Thursday, August 12, 2010

Gibbs' fibs

I'm not going to waste your time going over Robert Gibbs' "petulant, self-pitying outburst" about how :sniffle: those mean ol' lefty meanies are so mean; I've no doubt you've heard all about it.

Well, except to note that the whole thing reminded me of some cliché guy in a bar whining that his wife doesn't understaaand him.

Well, and except to say I told you so: These people are not on our side and despite their bogus claims to the contrary, they are not looking for people to "let us know when you believe we are screwing up" but for unquestioning foot soldiers.

Well, and - okay, okay, I will waste a little of your time on three particulars of what he said.

First was his claim that we
will be satisfied when we have Canadian healthcare and we’ve eliminated the Pentagon. That’s not reality.
Leaving aside the fact that contrary to some of the pushback that "no one" has proposed eliminating the Pentagon, some have (the War Resisters League, for example, and I have given talks on nonviolent national defense), I found it interesting and quite revealing that he presented those as two equally unrealistic possibilities. Which does say something about what the White House was really thinking during the health care debate.

Second was his line that we "wouldn’t be satisfied if Dennis Kucinich was president." In that he's quite correct. It's not our job to be "satisfied." It's not our place ever to sit back and say "Okay, it's all taken care of now, nothing more to do." It's our job to keep arguing, advocating, pushing for what we believe in.

Some years ago I wrote to a friend that
[i]n a real sense, the essence of any peace [or social justice] movement is to lose - because once any victory is won, it's time to move on.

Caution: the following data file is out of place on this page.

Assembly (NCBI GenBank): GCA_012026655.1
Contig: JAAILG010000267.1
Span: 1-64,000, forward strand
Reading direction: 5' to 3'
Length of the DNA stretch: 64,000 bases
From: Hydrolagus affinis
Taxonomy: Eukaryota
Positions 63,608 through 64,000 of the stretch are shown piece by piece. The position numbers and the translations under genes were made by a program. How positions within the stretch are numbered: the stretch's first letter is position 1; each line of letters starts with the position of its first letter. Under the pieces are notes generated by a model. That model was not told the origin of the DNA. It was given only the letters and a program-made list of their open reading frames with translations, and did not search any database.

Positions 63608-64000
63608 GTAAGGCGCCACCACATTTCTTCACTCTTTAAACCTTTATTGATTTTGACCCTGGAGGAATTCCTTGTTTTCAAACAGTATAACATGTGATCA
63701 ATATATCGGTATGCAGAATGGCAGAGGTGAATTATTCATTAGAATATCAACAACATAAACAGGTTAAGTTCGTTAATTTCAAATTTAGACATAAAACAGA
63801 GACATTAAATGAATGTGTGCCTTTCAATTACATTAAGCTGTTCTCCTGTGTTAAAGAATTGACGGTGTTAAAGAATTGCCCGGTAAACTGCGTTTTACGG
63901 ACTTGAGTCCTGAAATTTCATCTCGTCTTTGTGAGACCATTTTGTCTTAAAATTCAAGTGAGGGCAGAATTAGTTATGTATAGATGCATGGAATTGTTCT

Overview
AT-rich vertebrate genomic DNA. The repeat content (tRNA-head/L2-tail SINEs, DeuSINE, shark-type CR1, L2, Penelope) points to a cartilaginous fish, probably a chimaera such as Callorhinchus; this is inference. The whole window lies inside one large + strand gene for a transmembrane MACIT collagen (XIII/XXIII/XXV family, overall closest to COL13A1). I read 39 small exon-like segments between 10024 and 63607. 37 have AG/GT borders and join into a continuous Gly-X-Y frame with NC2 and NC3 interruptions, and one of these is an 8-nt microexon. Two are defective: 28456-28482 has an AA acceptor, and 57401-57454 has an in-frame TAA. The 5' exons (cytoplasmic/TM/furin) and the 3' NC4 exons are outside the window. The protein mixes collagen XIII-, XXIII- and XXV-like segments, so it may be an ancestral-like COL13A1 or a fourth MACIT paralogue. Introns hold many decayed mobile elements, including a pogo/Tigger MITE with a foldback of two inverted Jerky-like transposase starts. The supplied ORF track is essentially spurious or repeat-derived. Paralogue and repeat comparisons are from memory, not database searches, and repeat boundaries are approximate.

That's because our role lies in
trying to push beyond, whether in the issues we address, the tactics we employ, or even the analysis we present, where society is already willing to go.... We have an obligation to say the things that otherwise wouldn't be said, to raise the issues that otherwise wouldn't be raised, to agitate and educate in ways that otherwise wouldn't be used for agitation and education. We have an obligation to be what others aren't yet willing to be, to perpetually say "We can do better."
The day we become "satisfied" is the day our usefulness ends.

The third, however, is the big one for me:
Progressives, Gibbs said, are the liberals outside of Washington “in America,” and they are grateful for what Obama has accomplished....
I am goddam mother-fucking fed up with people trying to define me and people like me out of being "American." So "in America" all the liberals/progressives/whatevers are "grateful" to the O-crowd and therefore if you're not, you're not "in America?" Bullshit. Utter bullshit, Gibbs, and you are a scum-sucking, toad-faced maggot for even suggesting it. How dare you!

Gibbs never explained what constitutes the "professional left" and in any event I doubt he would consider me part of it - I'm hardly a professional in any sense of the term - but I am "outside of Washington" in a small town in New England and I damn well agree with that "professional left" in the critique and the criticism of Obama's flip-flops, betrayals of promises, failures on the economy, his embrace of Wall Street, his endorsements and even expansions of Shrub policies on detention, secrecy, and executive power, his escalation of the war in Afghanistan and threats of war against Iran - extending that list would be effortless.

So, Mr. Gibbs, I stand with the "professional left" and if you want to say or even imply that as a result I am not "in America," I'm going to tell you where you can take you narrow-minded buffoonery and stick it. In fact, I'm willing to do it for you.
Footnote: Of course, this business of trying to define some people out of being "American" is not new; one of my favorite examples was when in the '60s "TV Guide" sent out a promotional letter which included the line "If you know your audience you will never confuse the War Resisters League with Americans." And right now we can see it in the move by some of the knuckle-draggers to ban mosques - because, don't you know, Muslims are not really Americans, so that freedom of religion thing doesn't apply to them.

But it is a relatively new thing coming from the left half of the US political spectrum. Still, not entirely new: As a candidate, Barack Obama defended his patriotism by impugning the patriotism of others. So perhaps I should have been less taken aback by Gibbs' crude dismissal of the Americanism of political opponents, still, for some reason it really hit a nerve.

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